5m 35s
    5. Creating in-cell charts with sparklines
      6m 50s
  9. 12m 49s
    1. Freezing and unfreezing panes
      2m 39s
    2. Splitting screens horizontally and vertically
      4m 48s
    3. Showing necessary information with the Outlining feature
      5m 22s
  10. 23m 0s
    1. Displaying multiple worksheets and workbooks
      4m 17s
    2. Renaming, inserting, and deleting sheets
      2m 23s
    3. Moving, copying, and grouping sheets
      3m 39s
    4. Using formulas to link worksheets and workbooks
      6m 1s
    5. Locating and maintaining links
      6m 40s
  11. 20m 25s
    1. Using IF functions and relational operators
      3m 43s
    2. Getting approximate table data with the VLOOKUP function
      7m 6s
    3. Getting exact table data with the VLOOKUP function
      4m 42s
    4. Using the COUNTIF family of functions
      4m 54s
  12. 23m 50s
    1. Unlocking cells and protecting worksheets
      7m 50s
    2. Protecting workbooks
      2m 40s
    3. Assigning passwords to workbooks
      4m 41s
    4. Sharing workbooks
      4m 7s
    5. Tracking changes
      4m 32s
  13. 28m 32s
    1. Sorting data
      6m 9s
    2. Inserting subtotals in a sorted list
      8m 25s
    3. Using filters
      6m 16s
    4. Splitting data into multiple columns
      5m 4s
    5. Removing duplicate records
      2m 38s
  14. 35m 2s
    1. Creating PivotTables
      8m 36s
    2. Manipulating PivotTable data
      9m 47s
    3. Grouping by date and time
      6m 0s
    4. Grouping by other factors
      2m 33s
    5. Using slicers to clarify and manipulate fields
      4m 7s
    6. Using PivotCharts
      3m 59s
  15. 23m 29s
    1. Using Goal Seek
      6m 8s
    2. Using Solver
      6m 34s
    3. Using Scenario Manager
      6m 11s
    4. Using Data Tables
      4m 36s
  16. 24m 31s
    1. Definition and examples
      6m 48s
    2. Creating a simple macro
      7m 0s
    3. Running a macro
      10m 43s
  17. 29s
    1. Next steps
      29s

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Excel 2013 Essential Training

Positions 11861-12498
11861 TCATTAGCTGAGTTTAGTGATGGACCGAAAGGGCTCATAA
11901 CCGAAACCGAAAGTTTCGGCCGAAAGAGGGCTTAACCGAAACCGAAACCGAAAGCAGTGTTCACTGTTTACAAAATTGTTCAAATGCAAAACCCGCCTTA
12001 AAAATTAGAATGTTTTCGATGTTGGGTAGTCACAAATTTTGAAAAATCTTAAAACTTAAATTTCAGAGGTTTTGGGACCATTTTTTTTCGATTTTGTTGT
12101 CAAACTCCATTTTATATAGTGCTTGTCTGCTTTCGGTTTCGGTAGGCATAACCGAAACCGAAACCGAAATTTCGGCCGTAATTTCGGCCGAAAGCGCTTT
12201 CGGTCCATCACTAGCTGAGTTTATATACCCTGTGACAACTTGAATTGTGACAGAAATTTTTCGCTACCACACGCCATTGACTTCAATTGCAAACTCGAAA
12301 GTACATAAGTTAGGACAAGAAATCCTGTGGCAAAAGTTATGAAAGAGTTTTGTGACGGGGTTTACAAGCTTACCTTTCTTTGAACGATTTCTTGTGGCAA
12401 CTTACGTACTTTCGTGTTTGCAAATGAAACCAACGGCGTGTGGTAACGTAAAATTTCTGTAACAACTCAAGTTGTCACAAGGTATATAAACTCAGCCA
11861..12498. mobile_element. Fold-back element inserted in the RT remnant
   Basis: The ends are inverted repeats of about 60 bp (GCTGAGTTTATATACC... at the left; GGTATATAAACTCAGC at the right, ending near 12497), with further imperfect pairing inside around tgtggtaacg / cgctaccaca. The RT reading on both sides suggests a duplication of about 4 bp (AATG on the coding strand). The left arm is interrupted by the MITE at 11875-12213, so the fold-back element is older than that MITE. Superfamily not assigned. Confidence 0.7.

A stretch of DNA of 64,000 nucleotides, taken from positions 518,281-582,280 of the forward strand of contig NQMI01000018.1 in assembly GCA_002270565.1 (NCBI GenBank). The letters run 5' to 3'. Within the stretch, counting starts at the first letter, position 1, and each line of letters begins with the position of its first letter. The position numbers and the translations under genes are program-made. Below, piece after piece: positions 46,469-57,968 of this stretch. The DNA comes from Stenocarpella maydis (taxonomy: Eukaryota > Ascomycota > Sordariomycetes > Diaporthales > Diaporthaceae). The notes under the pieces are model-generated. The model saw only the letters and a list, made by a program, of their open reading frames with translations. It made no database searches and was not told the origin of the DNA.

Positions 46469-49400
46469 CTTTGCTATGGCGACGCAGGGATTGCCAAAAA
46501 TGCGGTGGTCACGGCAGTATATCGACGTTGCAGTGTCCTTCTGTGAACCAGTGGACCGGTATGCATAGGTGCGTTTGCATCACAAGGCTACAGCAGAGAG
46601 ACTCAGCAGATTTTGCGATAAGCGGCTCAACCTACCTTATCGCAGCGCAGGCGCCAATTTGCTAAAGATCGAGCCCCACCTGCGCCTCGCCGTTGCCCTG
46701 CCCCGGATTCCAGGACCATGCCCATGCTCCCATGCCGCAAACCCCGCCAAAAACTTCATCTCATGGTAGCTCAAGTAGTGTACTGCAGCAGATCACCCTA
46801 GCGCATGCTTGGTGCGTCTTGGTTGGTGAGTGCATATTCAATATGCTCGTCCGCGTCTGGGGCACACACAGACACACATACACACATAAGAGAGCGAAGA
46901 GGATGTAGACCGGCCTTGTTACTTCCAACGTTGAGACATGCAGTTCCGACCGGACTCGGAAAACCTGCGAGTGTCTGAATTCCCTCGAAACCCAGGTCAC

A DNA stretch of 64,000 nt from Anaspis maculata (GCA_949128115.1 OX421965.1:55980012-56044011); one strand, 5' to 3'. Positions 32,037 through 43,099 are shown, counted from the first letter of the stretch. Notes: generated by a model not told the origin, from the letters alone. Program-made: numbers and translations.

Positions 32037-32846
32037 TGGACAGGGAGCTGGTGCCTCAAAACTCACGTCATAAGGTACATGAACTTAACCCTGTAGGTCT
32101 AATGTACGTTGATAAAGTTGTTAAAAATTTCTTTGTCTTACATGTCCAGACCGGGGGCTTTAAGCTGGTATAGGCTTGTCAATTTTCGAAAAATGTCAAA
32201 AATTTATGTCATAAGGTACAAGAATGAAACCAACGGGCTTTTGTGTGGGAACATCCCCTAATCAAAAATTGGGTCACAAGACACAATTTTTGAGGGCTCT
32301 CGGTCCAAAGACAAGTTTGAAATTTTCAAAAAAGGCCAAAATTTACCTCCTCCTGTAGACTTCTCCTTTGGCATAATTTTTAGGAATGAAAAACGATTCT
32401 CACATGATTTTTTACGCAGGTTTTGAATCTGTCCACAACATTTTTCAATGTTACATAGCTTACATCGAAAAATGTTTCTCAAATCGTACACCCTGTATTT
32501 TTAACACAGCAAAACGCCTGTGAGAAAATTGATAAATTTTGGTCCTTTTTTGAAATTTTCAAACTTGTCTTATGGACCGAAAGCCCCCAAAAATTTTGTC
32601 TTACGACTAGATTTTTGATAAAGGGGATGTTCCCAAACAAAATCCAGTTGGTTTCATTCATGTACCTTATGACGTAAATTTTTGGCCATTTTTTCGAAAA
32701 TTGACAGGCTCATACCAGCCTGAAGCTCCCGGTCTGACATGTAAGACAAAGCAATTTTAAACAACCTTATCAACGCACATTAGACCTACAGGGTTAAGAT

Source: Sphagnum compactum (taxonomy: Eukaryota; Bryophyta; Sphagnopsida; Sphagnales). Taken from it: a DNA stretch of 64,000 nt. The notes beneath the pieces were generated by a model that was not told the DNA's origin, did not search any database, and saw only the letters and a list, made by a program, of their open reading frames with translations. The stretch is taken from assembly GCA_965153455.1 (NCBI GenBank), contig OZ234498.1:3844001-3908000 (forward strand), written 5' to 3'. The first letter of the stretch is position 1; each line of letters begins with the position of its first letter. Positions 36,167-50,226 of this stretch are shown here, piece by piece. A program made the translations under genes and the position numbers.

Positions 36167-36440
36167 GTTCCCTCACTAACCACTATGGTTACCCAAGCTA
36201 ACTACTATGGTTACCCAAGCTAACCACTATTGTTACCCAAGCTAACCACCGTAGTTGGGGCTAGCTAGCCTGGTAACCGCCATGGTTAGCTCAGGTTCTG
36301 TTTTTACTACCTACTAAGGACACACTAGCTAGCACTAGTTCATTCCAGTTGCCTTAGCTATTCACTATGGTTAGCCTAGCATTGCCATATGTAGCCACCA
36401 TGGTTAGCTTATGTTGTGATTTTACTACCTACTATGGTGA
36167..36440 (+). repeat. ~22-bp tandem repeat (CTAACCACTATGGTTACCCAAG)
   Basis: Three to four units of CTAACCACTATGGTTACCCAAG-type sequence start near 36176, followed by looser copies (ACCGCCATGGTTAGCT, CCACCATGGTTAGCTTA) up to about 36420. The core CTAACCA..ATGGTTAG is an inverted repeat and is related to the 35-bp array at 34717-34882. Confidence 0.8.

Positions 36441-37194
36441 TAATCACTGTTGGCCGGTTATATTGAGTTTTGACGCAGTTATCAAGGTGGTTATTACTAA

6h 32m Appropriate for all Jan 29, 2013

Viewers: in countries Watching now:

Whether you're a novice or an expert wanting to refresh your skillset with Microsoft Excel, this course covers all the basics you need to start entering your data and building organized workbooks. Author Dennis Taylor teaches you how to enter and organize data, perform calculations with simple functions, work with multiple worksheets, format the appearance of your data, and build charts and PivotTables. Other lessons cover the powerful IF, VLOOKUP, and COUNTIF family of functions; the Goal Seek, Solver, and other data analysis tools; and how to automate many of these tasks with macros.

Topics include:
  • What is Excel and what is it used for?
  • Using the menus
  • Working with dates and times
  • Creating simple formulas
  • Formatting fonts, row and column sizes, borders, and more
  • Inserting shapes, arrows, and other graphics
  • Adding and deleting rows and columns
  • Hiding data
  • Moving, copying, and pasting
  • Sorting and filtering data
  • Printing your worksheet
  • Securing your workbooks
  • Tracking changes
Subjects:
Business Charts + Graphs Spreadsheets Teacher Tools Education Student Tools
Software:
Excel Office Office 365
Author:
Dennis Taylor

Exploring the Page Layout tab and view